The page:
Ecological restoration projects happen all around the world at diverse scales, from backyard projects to large scale restoration of mine sites. Each project has a story to tell. A story from the practitioners. A story about science. A story about culture. A story of social justice. A story from the custodians. A story of land and sea, and everything in between. Some of these stories are loud and in your face, and some are whispers, an act of healing and a reunion. Every story deserves to be told, deserves to be heard, deserves to be felt.

Storytelling fills a communication gap

On the night of September 28 in Darwin Australia, our community will participate in a Film Festival like no other World Conference on Ecological Restoration has offered before. This Film Festival fills a known communication gap between restoration projects and larger society. Most government and agency reports as well as many scientific papers are not easily accessed by the general public, and those that are accessible have additional barriers such as academic and bureaucratic language. We must come back to the most basic, fundamental, and historical method for sharing knowledge– storytelling. To sit, and listen, and watch.

During the 2023 Film Festival, professional and emerging filmmakers, students, ecological practitioners, and First Nations people will share their stories through film. These stories will be screened at the festival, and prizes will be awarded for each category. Selected filmmakers will also have the opportunity to pitch their submissions to Australian based producers for further development or publication.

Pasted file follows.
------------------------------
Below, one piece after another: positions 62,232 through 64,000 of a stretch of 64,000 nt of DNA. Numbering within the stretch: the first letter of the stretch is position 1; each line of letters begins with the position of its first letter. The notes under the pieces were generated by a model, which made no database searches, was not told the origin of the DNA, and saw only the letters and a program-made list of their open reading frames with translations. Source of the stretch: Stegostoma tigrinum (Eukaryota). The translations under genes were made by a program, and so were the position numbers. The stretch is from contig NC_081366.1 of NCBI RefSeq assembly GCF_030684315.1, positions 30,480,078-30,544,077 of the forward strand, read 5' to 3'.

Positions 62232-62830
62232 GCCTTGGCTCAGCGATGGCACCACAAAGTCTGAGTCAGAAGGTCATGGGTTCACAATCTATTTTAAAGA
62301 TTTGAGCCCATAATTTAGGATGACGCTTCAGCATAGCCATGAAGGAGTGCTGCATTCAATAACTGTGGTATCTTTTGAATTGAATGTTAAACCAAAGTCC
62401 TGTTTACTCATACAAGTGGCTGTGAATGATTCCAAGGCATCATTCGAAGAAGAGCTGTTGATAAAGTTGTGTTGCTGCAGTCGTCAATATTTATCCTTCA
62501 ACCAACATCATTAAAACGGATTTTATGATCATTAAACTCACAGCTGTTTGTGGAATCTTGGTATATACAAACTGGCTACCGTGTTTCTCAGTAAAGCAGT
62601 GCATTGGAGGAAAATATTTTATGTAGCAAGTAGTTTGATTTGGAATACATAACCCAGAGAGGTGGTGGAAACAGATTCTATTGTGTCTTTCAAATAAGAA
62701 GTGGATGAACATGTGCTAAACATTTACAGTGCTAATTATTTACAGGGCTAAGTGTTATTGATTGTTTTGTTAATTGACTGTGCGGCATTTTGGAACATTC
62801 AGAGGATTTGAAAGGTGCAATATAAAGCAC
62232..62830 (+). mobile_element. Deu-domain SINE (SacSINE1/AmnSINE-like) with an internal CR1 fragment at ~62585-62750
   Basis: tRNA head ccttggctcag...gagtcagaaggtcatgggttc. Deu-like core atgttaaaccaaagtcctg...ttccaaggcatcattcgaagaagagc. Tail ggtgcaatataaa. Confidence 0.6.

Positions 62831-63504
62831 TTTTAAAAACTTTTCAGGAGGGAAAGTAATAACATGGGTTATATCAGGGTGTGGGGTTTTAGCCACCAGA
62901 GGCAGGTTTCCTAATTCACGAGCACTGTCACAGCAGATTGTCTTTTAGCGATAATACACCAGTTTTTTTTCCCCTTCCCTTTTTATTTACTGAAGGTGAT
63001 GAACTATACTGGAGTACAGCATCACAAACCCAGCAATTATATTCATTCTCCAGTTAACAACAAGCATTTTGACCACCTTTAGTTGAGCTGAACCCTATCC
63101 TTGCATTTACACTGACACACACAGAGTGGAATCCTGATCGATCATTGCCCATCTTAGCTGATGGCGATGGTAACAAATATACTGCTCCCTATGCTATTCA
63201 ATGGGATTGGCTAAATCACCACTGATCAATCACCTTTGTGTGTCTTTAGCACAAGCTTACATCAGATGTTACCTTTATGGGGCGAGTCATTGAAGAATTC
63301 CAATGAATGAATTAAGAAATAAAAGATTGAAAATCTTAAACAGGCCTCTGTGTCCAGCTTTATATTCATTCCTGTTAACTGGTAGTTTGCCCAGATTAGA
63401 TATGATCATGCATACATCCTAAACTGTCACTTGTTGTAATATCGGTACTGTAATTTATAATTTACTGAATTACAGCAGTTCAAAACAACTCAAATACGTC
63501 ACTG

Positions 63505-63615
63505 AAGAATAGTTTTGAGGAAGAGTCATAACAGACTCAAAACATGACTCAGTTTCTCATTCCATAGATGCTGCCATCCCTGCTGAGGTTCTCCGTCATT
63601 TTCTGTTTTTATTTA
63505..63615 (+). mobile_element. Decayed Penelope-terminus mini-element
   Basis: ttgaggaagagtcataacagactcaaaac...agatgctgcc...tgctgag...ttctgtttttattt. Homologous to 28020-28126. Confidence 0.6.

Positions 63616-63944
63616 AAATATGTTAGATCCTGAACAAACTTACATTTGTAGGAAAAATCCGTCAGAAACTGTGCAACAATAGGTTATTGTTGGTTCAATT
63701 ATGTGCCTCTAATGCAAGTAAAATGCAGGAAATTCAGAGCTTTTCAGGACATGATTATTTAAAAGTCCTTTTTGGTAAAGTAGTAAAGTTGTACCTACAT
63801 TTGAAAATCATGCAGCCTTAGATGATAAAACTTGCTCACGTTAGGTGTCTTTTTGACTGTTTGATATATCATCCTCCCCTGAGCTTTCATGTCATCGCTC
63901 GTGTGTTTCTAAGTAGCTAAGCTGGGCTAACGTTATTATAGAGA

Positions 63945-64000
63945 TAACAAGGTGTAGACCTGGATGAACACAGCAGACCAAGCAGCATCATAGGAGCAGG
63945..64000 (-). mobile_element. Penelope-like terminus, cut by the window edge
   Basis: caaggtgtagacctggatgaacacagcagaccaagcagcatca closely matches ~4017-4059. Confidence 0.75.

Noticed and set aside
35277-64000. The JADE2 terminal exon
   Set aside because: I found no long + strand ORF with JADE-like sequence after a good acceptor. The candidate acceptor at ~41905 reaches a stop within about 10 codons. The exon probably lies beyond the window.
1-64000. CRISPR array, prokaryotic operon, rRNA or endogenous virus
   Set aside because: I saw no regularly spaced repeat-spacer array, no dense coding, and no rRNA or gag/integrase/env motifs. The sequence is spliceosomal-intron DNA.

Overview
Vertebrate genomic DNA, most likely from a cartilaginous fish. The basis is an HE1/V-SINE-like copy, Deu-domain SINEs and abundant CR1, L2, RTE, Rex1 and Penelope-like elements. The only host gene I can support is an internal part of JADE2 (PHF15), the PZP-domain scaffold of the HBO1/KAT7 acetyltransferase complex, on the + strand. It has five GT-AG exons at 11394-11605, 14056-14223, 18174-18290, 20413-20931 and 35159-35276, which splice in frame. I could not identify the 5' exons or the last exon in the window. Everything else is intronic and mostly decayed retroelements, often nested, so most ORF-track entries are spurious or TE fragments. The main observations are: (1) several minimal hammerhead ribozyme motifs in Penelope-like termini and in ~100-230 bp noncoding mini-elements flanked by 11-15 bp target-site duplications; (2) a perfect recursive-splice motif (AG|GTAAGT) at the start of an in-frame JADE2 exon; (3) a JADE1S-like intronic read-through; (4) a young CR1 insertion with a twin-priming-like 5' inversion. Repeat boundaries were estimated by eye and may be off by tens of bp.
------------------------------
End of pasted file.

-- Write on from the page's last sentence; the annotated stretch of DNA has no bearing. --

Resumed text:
Join the Ecological Restoration Storytelling and Film-making course

We are excited about launching the Ecological Restoration Storytelling and Film-making course on March 24. This course is for ecological restoration students, researchers and practitioners looking to create a film on their ecological restoration story for submission to the 2023 Film Festival competition.

This short course is a self-paced and non-assessed and is designed to help you tell as best a story as possible. This short course consists of 4 modules:

  1. Find and refine your story
  2. Design and collect your story
  3. Edit and re-edit your story
  4. Export, screen and evaluate your story

We are lucky to have the Head of Documentaries from the Australian Broadcasting Corporation, Stephen Oliver provide a storytelling workshop on April 13 th at 9:30 AM (AEST – Sydney Time). If you’re interested in submitting and filming and receiving some first class training in film-making and storytelling, it’s not too late, register below!

Register here

Want to submit your film?

Please fill out the online form to receive more information about the film festival here. For rules, cost of submission and additional information about submitting your film, check out our FilmFreeway page.

If you have questions about the film festival, please direct them to

Article written by Jillianne Segura, Tertiary Enabling Program Coordinator at Charles Darwin University, Australia